The good, the bad and the responsive

Cue iconic Ennio Morricone film score. Cue tumbleweed blowing through some agencies. Cue the arrival of a responsive stranger signalling a shift in the way things are done around here.

The arrival of responsive web design and the increase in mobile web traffic presents agencies and clients alike with the opportunity to consider delivering layouts and content designed specifically for the device being used to access their website or application.

The good

In June 2011 13% of all web traffic in the UK was of mobile origin. The increase in mobile web traffic along with the number of devices capable of connecting to the web, estimates vary wildly between 15 and 35 billion, suggest the arrival of this responsive stranger has come not a moment to soon.

Adopting a responsive approach, providing identical content but delivering a design specifically built for a smartphone or tablet will undoubtedly improve a users experience of a website or web application.

The bad

Some websites out there are just plain not ready for this responsive strangers arrival. They continue to deliver a homespun desktop solution to these new fangled mobile devices or just as bad, try and second-guess what a user is interested in when, visiting their website, using a new fangled mobile device.

In other words they are falling in to the mobile context bear trap – ok – there’s no bear trap in the mobile context. I added that for dramatic effect.

So what is the mobile context? The answer used to be clear, but its not anymore. The mobile user used to be always on the go; trying to consume location related and task-oriented content very quickly. The problem is that this is not necessarily the case now. Phones are getting more and more capable and the browsing experience on many of them can be downright enjoyable.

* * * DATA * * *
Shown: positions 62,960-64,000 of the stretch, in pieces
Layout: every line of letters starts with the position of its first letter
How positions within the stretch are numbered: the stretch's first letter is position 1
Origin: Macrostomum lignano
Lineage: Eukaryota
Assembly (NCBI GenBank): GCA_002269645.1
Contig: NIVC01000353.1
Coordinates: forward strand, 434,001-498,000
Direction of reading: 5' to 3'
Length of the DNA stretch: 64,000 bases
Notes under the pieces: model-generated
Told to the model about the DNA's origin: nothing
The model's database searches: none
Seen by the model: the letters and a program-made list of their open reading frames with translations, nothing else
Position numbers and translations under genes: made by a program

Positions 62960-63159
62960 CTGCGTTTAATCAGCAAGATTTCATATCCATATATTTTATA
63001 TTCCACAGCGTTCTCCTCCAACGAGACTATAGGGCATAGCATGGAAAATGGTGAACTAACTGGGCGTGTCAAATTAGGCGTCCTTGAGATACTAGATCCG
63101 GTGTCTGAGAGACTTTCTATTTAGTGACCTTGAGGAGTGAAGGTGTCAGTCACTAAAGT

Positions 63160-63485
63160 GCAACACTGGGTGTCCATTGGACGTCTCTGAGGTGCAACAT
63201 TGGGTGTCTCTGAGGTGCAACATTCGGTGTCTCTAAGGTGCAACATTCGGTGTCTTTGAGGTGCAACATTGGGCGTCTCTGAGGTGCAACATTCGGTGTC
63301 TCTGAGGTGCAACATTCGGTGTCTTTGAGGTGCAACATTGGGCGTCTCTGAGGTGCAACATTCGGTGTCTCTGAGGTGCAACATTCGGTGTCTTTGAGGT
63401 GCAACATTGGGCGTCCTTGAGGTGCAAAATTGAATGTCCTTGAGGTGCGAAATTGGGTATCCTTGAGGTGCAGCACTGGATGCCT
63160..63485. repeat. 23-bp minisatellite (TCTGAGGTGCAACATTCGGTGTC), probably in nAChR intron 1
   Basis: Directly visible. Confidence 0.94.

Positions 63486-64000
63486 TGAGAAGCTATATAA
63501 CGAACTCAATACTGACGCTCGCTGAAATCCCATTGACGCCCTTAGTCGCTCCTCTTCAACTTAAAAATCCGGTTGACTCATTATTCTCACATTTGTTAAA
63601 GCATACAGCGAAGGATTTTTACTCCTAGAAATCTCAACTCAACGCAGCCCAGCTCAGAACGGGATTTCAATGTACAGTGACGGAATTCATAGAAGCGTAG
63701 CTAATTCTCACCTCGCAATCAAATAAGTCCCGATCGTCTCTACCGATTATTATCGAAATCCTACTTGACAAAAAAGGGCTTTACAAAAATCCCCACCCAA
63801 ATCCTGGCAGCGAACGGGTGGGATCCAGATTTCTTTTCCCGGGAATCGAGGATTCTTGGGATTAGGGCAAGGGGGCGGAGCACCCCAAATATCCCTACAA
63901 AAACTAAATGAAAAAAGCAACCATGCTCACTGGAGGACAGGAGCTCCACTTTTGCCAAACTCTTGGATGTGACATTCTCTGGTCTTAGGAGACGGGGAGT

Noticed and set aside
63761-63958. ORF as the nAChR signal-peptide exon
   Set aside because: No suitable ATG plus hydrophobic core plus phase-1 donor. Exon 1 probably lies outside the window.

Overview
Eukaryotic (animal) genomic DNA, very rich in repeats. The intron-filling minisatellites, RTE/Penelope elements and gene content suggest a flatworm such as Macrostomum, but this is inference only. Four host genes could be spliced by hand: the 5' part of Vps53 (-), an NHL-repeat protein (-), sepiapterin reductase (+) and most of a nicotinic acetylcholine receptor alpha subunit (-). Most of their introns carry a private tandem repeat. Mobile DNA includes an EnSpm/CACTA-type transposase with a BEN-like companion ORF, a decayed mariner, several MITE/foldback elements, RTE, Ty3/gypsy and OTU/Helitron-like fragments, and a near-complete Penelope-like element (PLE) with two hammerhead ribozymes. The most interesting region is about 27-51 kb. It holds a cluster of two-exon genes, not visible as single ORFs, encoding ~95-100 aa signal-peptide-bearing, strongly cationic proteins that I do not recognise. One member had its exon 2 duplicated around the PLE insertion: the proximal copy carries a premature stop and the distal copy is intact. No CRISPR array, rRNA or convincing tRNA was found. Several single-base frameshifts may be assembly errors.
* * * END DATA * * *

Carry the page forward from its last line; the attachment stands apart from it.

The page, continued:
Where are people using mobile devices?

  • 84% at home
  • 80% during miscellaneous downtime throughout the day
  • 76% waiting in lines or waiting for appointments
  • 69% while shopping
  • 64% at work
  • 62% while watching TV (alt. study claims 84%)
  • 47% during commute in to work

The responsive

We’ve witnessed the good and understand the bad but what’s this responsive strangers proposition that means we’ll all get the happy Hollywood ending we want so badly? Fortunately there’s nothing ugly in the responsive – quite the opposite.

The responsive stranger's approach is device agnostic, functioning on smartphones and tablets - without the need to design separate websites or proprietary apps for different devices.

A single code base, another benefit of adopting a responsive approach, has advantages for both clients and agencies. The single code base gives us tighter control over branding and more efficient maintenance and redesigns.

This responsive stranger is not without its issues. The production of alternative layouts for different devices will mean revised workflows and processes. These revised workflows and processes will eventually bring to an end separate desktop and mobile development cycles.

The look and feel of a design will be agreed upon for a single device and move quickly to prototyping using the agreed design to influence the look and feel of layouts on other devices, meaning a fair proportion of the design will be done in the browser.

And in the world of the web – that’s about as much of a happy ending as we can hope for.

So long…

Until next time…


Any questions?

If you need more information or have any questions just get in touch and we'd be happy to answer them for you.